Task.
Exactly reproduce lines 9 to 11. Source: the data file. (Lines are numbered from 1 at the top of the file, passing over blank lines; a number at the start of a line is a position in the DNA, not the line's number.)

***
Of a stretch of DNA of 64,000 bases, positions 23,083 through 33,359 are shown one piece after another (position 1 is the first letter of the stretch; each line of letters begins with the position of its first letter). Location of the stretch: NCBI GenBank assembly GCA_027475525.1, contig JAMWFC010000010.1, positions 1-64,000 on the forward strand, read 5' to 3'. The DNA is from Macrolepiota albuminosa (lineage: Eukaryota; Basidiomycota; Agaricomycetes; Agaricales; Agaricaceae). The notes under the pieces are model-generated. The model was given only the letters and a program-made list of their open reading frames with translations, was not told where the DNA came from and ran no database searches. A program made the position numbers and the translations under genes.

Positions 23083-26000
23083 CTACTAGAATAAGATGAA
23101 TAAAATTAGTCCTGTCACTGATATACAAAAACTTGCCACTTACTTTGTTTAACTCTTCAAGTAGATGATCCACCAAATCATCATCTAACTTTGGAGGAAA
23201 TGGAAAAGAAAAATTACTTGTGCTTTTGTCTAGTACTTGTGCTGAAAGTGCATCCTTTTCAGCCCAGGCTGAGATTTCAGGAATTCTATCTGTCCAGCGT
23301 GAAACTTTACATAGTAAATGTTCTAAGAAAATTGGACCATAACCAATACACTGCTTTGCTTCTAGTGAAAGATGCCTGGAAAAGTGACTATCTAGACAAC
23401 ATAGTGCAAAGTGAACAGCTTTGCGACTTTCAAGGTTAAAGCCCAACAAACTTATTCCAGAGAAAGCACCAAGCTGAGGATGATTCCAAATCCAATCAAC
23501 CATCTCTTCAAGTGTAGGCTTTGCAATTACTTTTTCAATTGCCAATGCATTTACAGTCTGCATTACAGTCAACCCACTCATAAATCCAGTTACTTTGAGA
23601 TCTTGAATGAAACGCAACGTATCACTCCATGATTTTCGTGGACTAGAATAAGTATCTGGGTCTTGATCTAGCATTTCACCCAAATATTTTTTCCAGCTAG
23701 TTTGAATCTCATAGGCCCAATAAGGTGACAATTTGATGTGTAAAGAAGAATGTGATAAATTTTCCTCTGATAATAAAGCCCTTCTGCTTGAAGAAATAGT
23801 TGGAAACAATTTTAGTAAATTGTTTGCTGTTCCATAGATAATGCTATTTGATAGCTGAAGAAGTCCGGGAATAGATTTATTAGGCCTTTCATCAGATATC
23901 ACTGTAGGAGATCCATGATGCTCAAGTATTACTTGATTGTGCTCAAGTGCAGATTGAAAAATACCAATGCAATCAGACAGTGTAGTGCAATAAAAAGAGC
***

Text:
23601 TCTTGAATGAAACGCAACGTATCACTCCATGATTTTCGTGGACTAGAATAAGTATCTGGGTCTTGATCTAGCATTTCACCCAAATATTTTTTCCAGCTAG
23701 TTTGAATCTCATAGGCCCAATAAGGTGACAATTTGATGTGTAAAGAAGAATGTGATAAATTTTCCTCTGATAATAAAGCCCTTCTGCTTGAAGAAATAGT
23801 TGGAAACAATTTTAGTAAATTGTTTGCTGTTCCATAGATAATGCTATTTGATAGCTGAAGAAGTCCGGGAATAGATTTATTAGGCCTTTCATCAGATATC